Workers in the 1950s worked longer hours in tougher
I am unusually wonderful and as such, my career and life path will stand out amongst pdf the crowd." so on top of the generation as a whole having the bold goal of a flowery career lawn, each individual gypsy thinks that he or she. A shiny unicorn on top of the flowery lawn. So why is best this delusional? Because this is what all gypsys think, which defies the definition of special: spe-cial 'speshel adjective better, greater, or otherwise different from what is usual. According to this definition, most people are not special - otherwise "special" wouldn't mean anything. Even right now, the gypsys reading this are thinking, "Good point. But i actually am one of the few special ones" - and this is the problem. A second gypsy delusion comes into play once the gypsy enters the job market.
Where the baby boomers wanted to live the American Dream, gypsys want to live their Own Personal Dream. Cal Newport points out that "follow your passion" is a catchphrase that has only gotten going in the last 20 years, according. Google's Ngram viewer, a tool that shows how prominently a given phrase appears in English print over any period of time. The same Ngram viewer shows that the phrase "a secure career" has gone out of style, just as the phrase "a fulfilling career" has gotten hot. To be clear, gypsys want economic prosperity just like their parents did - they just also want to be fulfilled by their career in a way their parents didn't think about as much. But something else is happening too. While the career goals of Gen y as a whole have become much foxy more particular and ambitious, lucy has been given a second message throughout her childhood as well: This would probably be a good time to bring in our second fact about gypsys: gypsys.
And they weren't alone. Baby boomers all around the country and world told their Gen y kids that they could be whatever they wanted to be, instilling the special protagonist identity deep within their psyches. This left gypsys feeling tremendously hopeful about their careers, to the point where their parents' goals of a green lawn of secure prosperity didn't really do it for them. A gypsy-worthy lawn has flowers. This leads to our first fact about gypsys: gypsys Are wildly Ambitious, the gypsy needs a lot more from a career than a nice green lawn of prosperity and security. The fact is, a green lawn isn't quite exceptional or unique enough for a gypsy.
When reality turns out to be worse than the expectations, they're unhappy. To provide some context, let's start by bringing Lucy's parents into the discussion: Lucy's parents were born in the '50s - they're baby boomers. They were raised by lucy's grandparents, members of the. Generation, or "the Greatest Generation who grew up during the Great Depression and fought in World War ii, and were most definitely not gypsys. Lucy's Depression Era grandparents were obsessed with economic security thesis and raised her parents to build practical, secure careers. They wanted her parents' careers to have greener grass than their own, and Lucy's parents were brought up to envision a prosperous and stable career for themselves. Something like this: They were taught that there was nothing stopping them from getting to that lush, green lawn of a career, but that they'd need to put in years of hard work to make it happen. After graduating from being insufferable hippies, lucy's parents embarked on their careers. As the '70s, '80s, and '90s rolled along, the world entered a time of unprecedented economic prosperity.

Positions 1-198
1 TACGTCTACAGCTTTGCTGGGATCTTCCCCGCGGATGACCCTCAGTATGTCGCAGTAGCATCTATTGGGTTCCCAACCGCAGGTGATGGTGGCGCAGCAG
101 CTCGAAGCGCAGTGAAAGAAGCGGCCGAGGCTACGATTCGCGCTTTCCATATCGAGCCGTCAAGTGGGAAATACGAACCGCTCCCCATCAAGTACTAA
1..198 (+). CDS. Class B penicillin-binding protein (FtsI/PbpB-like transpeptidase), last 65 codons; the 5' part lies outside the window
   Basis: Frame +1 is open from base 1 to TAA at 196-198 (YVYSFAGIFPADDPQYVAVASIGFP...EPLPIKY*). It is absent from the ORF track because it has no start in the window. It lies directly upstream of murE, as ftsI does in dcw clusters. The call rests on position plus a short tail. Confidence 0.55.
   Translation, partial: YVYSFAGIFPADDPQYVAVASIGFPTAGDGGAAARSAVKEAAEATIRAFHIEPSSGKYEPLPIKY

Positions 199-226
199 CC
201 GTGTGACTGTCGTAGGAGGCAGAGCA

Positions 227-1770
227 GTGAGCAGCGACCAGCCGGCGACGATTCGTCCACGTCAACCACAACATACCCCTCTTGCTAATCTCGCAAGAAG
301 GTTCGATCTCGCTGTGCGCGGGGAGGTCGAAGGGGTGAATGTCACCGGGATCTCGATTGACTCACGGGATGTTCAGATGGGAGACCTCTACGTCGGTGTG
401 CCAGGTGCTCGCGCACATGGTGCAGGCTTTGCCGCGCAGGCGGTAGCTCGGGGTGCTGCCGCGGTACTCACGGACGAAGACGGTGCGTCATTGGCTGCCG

I think we may be missing Something Very Important
Say hi to lucy. Lucy is part of Generation y, the generation born between the late 1970s and the mid 1990s. She's also part of a yuppie culture that makes presentation up a large portion of Gen. I have a term for yuppies in the gen y age group - i call them Gen y protagonists special Yuppies, or gypsys. A gypsy is a unique brand of yuppie, one who thinks they are the main character of a very special story. So lucy's enjoying her gypsy life, and she's very pleased to be lucy. Only issue is this one thing: Lucy's kind of unhappy. To get to the bottom of why, we need to define what makes someone happy or unhappy in the first place. It comes down to a simple formula: It's pretty straightforward - when the reality of someone's life is better than they had expected, they're happy.